The information available at the museum is comprehensive. Outside, unofficial information is also available. Enterprising men known as panhandlers approach individuals and groups and tell them their version of events for a price. I paid $5. They point out things the museum doesn't: crosses painted on the gentle slope of Elm St that mark where the presidential car was when each of the two shots hit; a picket fence behind which a second shooter was said to have hidden; where other various conspirators were standing when the motorcade came by.

President John F Kennedy delivers a speech at a rally in Fort Worth, Texas, several hours before...
President John F Kennedy delivers a speech at a rally in Fort Worth, Texas, several hours before his assassination. Photo: Reuters
Hundreds of books purport to tell what really happened in Dallas that day or ask questions that do not appear to have answers. Facebook has spawned a growth of groups dedicated to perpetuating one conspiracy or another.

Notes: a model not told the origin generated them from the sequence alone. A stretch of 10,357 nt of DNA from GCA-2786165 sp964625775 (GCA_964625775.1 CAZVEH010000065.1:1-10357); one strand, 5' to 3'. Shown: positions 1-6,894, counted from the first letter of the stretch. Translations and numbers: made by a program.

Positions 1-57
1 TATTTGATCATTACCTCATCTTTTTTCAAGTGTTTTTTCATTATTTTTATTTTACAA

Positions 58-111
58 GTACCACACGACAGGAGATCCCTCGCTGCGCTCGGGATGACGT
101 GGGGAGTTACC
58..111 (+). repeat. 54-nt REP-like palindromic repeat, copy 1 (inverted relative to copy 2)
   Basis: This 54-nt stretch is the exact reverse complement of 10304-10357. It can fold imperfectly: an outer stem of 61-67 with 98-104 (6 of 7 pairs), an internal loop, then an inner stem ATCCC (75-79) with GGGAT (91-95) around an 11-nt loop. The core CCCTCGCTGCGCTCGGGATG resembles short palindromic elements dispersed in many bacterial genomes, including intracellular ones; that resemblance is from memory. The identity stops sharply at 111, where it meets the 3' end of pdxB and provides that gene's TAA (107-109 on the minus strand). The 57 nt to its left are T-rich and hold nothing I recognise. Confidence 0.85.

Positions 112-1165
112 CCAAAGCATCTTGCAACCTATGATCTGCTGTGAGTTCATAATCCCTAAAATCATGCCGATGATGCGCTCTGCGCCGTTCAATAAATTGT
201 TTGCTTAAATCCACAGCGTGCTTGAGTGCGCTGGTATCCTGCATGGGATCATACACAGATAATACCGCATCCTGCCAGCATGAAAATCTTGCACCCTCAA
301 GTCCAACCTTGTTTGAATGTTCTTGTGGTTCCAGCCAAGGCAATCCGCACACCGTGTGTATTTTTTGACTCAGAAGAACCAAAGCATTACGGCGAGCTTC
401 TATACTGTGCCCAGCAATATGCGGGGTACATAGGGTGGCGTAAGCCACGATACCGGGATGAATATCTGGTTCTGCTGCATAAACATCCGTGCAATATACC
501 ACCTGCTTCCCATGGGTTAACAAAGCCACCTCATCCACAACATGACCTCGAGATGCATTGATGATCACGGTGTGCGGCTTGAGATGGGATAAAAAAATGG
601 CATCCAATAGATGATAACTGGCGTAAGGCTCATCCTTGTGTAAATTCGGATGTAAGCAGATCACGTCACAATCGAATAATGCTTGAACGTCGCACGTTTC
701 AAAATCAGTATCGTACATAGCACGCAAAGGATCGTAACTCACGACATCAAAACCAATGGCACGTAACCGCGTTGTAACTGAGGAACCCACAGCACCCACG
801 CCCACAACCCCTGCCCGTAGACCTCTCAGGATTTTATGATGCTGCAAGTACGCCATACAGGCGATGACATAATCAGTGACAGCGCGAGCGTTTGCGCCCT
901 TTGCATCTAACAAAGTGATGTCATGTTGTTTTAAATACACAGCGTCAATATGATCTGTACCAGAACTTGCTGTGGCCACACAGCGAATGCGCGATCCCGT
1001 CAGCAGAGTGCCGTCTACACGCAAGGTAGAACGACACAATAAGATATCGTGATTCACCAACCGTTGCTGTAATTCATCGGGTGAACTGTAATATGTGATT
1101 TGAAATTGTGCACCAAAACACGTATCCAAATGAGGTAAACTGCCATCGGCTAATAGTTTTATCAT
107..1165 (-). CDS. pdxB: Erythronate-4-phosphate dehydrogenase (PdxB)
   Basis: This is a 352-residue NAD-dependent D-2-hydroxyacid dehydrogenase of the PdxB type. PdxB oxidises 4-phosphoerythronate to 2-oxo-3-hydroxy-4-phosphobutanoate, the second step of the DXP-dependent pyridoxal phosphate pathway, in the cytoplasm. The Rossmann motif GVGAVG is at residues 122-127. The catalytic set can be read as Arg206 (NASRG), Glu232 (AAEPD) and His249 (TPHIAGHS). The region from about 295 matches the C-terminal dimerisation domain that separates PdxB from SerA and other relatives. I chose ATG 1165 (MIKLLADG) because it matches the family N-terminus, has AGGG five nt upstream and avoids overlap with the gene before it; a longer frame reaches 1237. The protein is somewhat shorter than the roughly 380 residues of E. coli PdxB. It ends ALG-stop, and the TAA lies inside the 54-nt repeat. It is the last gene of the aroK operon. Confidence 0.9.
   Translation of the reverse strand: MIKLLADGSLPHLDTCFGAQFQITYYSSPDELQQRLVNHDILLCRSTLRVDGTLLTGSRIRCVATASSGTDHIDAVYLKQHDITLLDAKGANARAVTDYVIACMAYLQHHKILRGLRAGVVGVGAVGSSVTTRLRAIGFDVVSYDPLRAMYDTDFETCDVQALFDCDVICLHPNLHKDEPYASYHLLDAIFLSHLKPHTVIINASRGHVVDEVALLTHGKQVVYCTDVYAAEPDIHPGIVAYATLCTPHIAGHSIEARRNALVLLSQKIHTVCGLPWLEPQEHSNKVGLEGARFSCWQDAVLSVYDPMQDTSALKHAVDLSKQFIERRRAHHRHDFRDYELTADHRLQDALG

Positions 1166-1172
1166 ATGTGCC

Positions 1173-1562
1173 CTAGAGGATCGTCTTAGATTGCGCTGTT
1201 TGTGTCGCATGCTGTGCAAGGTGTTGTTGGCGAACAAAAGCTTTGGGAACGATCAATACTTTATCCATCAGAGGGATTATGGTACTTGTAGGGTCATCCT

President Donald Trump's release of assassination documents, and the promise of still more, set off a frenzy of renewed speculation. It is known and conceded that agencies, especially the FBI and the CIA, obfuscated and withheld evidence from both government inquiries. The difference of opinion is why they did. One view is they did so to protect sources or methods of operation or simply not to embarrass themselves; the other is they withheld evidence because it would incriminate them.

No credible investigator has been able to find, let alone sustain, even circumstantial evidence pointing to anyone other than Oswald. Evidence that has at one time or another suggested someone else could have been involved in the killing - such as a motorcycle transmissions tape that convinced the House committee there was a second shooter - has proven to be misinterpreted.

It is a compelling truism that events that do not happen cannot leave any evidence.

If Oswald was not the "patsy" he claimed to be, the question of why he killed Kennedy is the most difficult to answer. Indeed, it is impossible to answer; it is possible to only speculate, and there has been speculation since his arrest in the Texas Theatre just over an hour after the killing. The Warren Commission's conclusion remains as valid as it ever was: "Many factors were undoubtedly involved in Oswald's motivation for the assassination, and the Commission does not believe that it can ascribe to him any one motive or group of motives".